ASA rulings on unfair Instagram prize draws

Are you running a prize draw on Instagram? Are you choosing a winner with verifiably random results?

The Advertising Standards Authority have published three rulings on Instagram prize draws in September 2021, banning the ads from Hughes Direct, Pretty Little Thing and Get the Gloss.

All three prize promotions breached the CAP Code, the rules that all UK advertisers should follow – and the ASA concluded that they had not been administered fairly. 

You can check out the full rulings on the ASA website, but below I’ve summarised the important information that will help you to ensure your next Instagram prize draw is CAP compliant.

Don’t ask for entrants to save the Instagram post

Pretty Little Thing ran a prize draw asking entrants to save, tag friends and comment with emojis on their other posts, plus share to story for a bonus entry. But it’s impossible to track saves, they are private to the user – so if a promoter is asking for saves, the entrant knows immediately their prize draw isn’t CAP compliant.

PLT now ask entrants to use only trackable entry methods for their Insta prize draws, asking for likes, comments and tags on the original post.

Read the full PLT ruling here.

Instagram giveaway tips

If you’re giving bonus entries for story shares, you can’t choose a winner from the comments

Get the Gloss offered bonus entries for a story share, but then chose a winner by running their finger down the list of comments! As well as this not being a verifiably random way to select a winner, it didn’t take into account the bonus entries that entrants who shared to their story should have had. There is no way a promoter can automatically track story shares – it must be done manually by checking notifications and inbox messages.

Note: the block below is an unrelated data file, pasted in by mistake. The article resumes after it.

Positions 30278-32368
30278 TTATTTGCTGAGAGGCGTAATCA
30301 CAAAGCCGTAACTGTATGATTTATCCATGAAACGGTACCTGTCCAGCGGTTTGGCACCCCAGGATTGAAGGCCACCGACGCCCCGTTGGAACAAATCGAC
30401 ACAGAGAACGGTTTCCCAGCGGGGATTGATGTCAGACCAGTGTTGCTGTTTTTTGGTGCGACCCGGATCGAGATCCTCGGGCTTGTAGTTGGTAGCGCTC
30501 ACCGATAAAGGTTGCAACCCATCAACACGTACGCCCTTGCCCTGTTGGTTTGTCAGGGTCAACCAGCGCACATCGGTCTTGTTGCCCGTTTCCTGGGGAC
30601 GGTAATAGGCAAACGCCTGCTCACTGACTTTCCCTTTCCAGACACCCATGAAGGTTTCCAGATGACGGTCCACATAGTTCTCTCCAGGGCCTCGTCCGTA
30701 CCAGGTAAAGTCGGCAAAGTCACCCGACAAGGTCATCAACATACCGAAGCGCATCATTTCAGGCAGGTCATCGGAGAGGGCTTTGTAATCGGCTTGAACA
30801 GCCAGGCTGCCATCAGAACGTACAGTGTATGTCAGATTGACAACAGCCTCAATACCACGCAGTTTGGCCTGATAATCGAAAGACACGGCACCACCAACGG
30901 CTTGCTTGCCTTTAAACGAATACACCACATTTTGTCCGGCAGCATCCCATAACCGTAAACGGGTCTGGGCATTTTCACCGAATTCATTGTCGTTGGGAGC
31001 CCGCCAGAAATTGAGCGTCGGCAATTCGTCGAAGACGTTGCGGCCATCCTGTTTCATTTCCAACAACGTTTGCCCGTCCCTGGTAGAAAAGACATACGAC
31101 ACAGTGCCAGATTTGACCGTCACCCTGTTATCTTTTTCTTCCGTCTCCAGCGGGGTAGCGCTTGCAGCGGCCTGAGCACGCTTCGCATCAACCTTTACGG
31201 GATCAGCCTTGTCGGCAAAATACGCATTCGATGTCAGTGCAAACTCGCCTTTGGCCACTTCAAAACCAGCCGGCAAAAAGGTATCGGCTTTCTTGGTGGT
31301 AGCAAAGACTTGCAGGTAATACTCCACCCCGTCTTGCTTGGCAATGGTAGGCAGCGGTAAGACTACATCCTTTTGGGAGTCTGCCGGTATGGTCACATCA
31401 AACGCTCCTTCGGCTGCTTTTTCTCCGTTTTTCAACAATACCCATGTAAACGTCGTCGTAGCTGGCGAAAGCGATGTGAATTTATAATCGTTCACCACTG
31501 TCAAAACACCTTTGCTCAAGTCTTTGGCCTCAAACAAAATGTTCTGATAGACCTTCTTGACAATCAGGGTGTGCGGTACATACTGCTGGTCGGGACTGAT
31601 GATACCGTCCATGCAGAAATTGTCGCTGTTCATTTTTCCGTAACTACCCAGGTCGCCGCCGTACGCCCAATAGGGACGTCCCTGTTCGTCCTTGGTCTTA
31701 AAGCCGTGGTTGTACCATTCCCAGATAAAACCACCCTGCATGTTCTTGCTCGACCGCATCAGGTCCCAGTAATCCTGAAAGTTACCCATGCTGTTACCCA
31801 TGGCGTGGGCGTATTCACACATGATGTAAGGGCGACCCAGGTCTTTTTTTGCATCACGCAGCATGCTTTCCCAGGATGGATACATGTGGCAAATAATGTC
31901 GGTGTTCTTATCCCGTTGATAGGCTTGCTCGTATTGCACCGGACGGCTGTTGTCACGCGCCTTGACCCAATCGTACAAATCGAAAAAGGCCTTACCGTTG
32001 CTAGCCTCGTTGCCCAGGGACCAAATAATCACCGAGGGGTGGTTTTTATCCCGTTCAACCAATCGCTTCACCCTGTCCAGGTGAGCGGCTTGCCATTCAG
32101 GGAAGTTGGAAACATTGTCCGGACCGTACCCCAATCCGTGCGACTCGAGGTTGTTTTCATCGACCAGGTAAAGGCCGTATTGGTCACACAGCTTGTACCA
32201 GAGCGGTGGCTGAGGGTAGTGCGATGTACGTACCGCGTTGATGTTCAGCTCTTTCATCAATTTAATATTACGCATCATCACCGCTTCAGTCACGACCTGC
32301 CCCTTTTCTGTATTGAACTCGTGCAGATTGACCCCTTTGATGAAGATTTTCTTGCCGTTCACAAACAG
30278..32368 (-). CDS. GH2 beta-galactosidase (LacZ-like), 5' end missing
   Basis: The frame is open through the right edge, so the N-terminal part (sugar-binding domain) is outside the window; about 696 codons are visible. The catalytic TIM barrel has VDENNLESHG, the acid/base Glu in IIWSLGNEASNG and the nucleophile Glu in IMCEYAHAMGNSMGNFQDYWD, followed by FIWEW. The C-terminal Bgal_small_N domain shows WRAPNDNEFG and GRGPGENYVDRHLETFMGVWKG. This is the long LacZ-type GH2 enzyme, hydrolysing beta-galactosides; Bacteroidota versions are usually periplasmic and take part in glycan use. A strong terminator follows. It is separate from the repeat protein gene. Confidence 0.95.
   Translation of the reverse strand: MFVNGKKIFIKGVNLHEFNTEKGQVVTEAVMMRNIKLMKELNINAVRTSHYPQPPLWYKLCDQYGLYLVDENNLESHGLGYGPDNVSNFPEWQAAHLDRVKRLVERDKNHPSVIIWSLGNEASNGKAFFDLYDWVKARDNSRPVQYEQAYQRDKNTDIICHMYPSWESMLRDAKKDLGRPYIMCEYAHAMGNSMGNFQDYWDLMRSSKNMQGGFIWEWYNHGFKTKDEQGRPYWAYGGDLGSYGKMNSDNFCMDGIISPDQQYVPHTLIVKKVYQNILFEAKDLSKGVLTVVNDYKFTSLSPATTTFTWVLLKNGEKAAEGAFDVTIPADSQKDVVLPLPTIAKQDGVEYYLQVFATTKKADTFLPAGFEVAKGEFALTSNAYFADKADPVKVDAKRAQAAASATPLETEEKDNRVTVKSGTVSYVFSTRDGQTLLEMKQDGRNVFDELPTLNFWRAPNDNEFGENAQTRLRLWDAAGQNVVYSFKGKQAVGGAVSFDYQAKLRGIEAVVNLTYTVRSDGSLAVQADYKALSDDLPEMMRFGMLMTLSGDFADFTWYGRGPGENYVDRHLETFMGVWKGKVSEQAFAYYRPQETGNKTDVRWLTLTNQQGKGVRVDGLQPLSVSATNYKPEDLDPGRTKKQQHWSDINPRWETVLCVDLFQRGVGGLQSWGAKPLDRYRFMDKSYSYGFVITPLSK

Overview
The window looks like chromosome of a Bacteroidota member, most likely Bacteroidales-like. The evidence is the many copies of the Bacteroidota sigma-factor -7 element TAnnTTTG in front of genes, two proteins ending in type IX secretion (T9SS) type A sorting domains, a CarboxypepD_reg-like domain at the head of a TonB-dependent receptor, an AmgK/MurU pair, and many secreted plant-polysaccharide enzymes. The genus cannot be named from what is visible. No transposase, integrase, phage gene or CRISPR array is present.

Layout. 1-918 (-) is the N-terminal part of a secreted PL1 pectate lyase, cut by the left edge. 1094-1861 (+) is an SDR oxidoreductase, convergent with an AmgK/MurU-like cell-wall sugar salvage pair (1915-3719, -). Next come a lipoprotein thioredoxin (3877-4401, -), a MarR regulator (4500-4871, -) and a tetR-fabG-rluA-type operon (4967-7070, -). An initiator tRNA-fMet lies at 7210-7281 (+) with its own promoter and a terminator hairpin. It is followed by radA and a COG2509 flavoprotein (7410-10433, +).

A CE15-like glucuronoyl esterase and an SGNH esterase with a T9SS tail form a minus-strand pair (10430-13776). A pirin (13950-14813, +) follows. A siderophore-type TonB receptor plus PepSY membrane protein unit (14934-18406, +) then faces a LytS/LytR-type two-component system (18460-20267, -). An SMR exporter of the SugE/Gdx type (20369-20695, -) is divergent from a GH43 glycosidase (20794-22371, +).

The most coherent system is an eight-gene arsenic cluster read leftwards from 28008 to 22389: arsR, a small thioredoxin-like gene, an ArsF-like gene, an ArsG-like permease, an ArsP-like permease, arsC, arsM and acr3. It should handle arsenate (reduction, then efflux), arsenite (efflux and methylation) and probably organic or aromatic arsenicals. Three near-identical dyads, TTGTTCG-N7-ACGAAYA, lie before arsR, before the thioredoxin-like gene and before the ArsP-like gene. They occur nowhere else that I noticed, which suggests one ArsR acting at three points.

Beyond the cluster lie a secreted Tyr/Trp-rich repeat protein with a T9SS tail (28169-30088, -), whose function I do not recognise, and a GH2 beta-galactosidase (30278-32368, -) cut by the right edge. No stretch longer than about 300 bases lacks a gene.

Bonus entries should have been manually recorded then added to a database along with all the comments, before choosing a winner. Some promoters do keep a manual record of story shares – but they are usually small businesses or influencers/bloggers. It’s a time consuming job and not possible if you’re a big brand who get 500+ entries for a giveaway.

Get the Gloss now run simpler ‘Follow, comment and tag’ prize draws on their Instagram account.

Read the full Get The Gloss ASA ruling here.

If you offer bonus entries, you must be able to keep track of them

The ASA stated that a promoter should be able ‘to independently verify that the conditions for entry were met without requesting that information from a competition entrant’ – this is important. A promoter shouldn’t contact a winner and then ask them to prove that they shared a post to their story, signed up for a mailing list or left a comment on another post – the promoter should only use entry methods that they can track while the promotion is live. Keep it simple with a like, comment and friend tag.

Make it clear if your giveaway is running across multiple platforms – and chose fairly and at random from the collated entries

Hughes Direct ran the same prize draw across 3 of their social media channels, but didn’t make this clear in the posts. Instead of collating all entries from Facebook, Twitter and Instagram, they chose one of the three channels and then picked a winner from that one. This breached the CAP Code because it wasn’t a fair and random way to choose a winner, and also the significant T&Cs were not made clear. You must let people know if the promotion is also running elsewhere – it’s essential information!

Hughes now include the text ‘This is a multi-platform prize draw and can be entered on Facebook, Twitter and Instagram as separate entries’ in their promotional posts.

Read the full Hughes Direct ruling here.


How to run an Instagram giveaway properly

A huge number of Instagram giveaways aren’t fairly administered, and if you see a dodgy one it might be worth sending the promoter a link to this blog post, or to my blog post Ten tips for running Instagram giveaways, which has lots of advice on how to run a prize draw properly, using entry methods that can be tracked.

If you have no luck with a poilte message, then submit a complaint to the ASA at https://www.asa.org.uk/make-a-complaint.html. It will take a few minutes to do, and you’ll need an Instagram screenshot of the giveaway post, plus a link.